For the first time, a transgender employee of the U.S. military won a favorable ruling from the Equal Opportunity Employment Commission, and has been granted monetary damages for unlawful workplace discrimination, the Transgender Law Center announced last Wednesday.
Tamara Lusardi, a 49-year-old disabled veteran currently employed by the U.S. Army Aviation and Missile Research as a software quality assurance specialist, sued the Army in 2014 after years of being called, "sir," "he," "it," and having supervisors use her birth name in front of colleagues as a way to "out" her and "mock" her for being trans. Lusardi's suit, which was filed by the TLC, also said she was barred from using the women's restrooms during the four years since she began transitioning to female, only being allowed to use the single-stall, gender-neutral restroom so that her coworkers would not feel "uncomfortable."
In October, the U.S. Office of Special Counsel, an independent federal investigative and prosecutorial agency, conducted an investigation and declared that Lusardi had indeed faced treatment from Army staff that was "sufficiently frequent, pervasive, and humilitating" to the point of "constitut[ing] discriminatory harassment" that "served as a "constant reminder that she was deprived of equal status, respect, and disgnity in the workplace." The groundbreaking report was the first time a federal agency had acknowledged the discrimination that trans federal employees can face.
"We acknowledge that while certain employees may object to allowing a transgender individual to use the restroom consistent with his or her gender identity," the report went on to state. "[But] coworker (or even supervisor) anxiety or confusion alone cannot justify discriminatory working conditions. Indeed, allowing the preferences or prejudices of coworkers to dictate the working conditions of another employee reinforces the very stereotypes and biases that Title VII is intended to overcome."
This month, the EEOC made it clear it agreed with the Office of Special Counsel, ruling that Lusardi was subjected to a "hostile working environment" by the Army in violation of Title VII of the Civil Rights Act of 1964, and awarding her an undisclosed monetary sum. In December, the Department of Justice announced a reversal of the government's longstanding position, clarifying that moving forward, the federal government would interpret cases of antitrans workplace discrimination as a form of "sex discrimination" prohibited in Title VII.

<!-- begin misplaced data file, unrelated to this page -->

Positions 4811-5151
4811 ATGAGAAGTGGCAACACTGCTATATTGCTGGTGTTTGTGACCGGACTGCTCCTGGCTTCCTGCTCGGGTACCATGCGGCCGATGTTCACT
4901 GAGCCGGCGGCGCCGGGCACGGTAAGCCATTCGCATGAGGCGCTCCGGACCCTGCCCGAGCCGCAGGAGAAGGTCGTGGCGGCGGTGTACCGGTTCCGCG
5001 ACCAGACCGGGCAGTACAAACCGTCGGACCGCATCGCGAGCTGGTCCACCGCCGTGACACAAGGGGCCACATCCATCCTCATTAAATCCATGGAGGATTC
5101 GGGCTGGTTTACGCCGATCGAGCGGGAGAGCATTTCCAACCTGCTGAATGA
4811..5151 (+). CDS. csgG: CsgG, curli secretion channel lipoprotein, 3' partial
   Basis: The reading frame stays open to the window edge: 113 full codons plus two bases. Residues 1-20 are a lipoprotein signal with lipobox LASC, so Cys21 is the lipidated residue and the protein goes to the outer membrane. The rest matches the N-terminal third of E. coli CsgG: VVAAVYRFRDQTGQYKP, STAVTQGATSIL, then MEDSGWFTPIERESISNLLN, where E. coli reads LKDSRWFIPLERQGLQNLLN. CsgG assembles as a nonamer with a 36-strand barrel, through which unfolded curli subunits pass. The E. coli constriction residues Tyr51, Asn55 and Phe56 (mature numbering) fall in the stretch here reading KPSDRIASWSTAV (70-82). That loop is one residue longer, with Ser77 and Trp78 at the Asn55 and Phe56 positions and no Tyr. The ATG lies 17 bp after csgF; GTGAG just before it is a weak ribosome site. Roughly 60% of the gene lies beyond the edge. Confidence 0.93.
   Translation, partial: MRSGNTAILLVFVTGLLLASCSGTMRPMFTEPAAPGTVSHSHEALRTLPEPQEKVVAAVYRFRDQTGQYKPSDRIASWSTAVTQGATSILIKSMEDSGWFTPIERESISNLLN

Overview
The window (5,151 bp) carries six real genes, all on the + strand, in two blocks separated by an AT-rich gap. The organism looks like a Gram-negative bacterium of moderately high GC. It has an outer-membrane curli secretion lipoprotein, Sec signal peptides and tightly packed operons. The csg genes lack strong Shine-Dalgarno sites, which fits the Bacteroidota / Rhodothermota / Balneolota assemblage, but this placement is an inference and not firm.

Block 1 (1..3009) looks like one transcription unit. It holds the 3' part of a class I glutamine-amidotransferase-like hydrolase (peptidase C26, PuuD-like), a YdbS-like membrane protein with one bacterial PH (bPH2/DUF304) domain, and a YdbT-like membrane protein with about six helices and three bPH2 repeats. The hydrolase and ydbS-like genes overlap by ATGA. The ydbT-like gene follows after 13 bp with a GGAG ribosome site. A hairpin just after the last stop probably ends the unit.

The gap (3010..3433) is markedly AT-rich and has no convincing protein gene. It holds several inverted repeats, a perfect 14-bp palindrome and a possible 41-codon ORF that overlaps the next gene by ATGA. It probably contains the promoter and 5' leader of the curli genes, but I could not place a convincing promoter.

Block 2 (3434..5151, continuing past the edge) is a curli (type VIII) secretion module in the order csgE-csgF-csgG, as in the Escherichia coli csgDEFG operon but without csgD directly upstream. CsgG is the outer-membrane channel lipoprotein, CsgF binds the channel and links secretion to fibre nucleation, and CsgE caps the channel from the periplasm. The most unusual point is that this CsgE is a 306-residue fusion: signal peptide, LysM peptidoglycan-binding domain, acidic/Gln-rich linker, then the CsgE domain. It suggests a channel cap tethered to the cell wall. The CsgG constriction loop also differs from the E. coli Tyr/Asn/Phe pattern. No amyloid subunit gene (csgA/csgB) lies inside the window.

Lusardi's case, in addition to a handfulofothers that have followed in the wake of 2012's groundbreaking EEOC ruling in antitrans workplace discrimination case Macy v. Holder, will carry "precedential weight" according to the Transgender Law Center, allowing more trans federal and military employees to come to the EEOC with their experiences of workplace discrimination.
"From the start this has been about getting a fair shake to work hard at a job I love," Lusardi said of the decision in a statement from the TLC. "As a disabled veteran, I take great pride in my work making sure our soldiers are safe, and I want to be able to focus on doing a good job without worrying about harassment in the workplace or getting in trouble when I need to use a bathroom. This decision makes it clear that, like everyone else in the workplace, transgender employees should be judged by the quality of the work we do, not by who we are."
"With this groundbreaking decision, the federal government has made it clear that it's not acceptable to single out transgender employees for harassment -- including by forcing them to use a different bathroom than everyone else," Kris Hayashi, executive director of the TLC, said in a statement. "This case confirms that under our laws, all of us, including transgender people, get to have a fair chance to earn a living and be ourselves at work."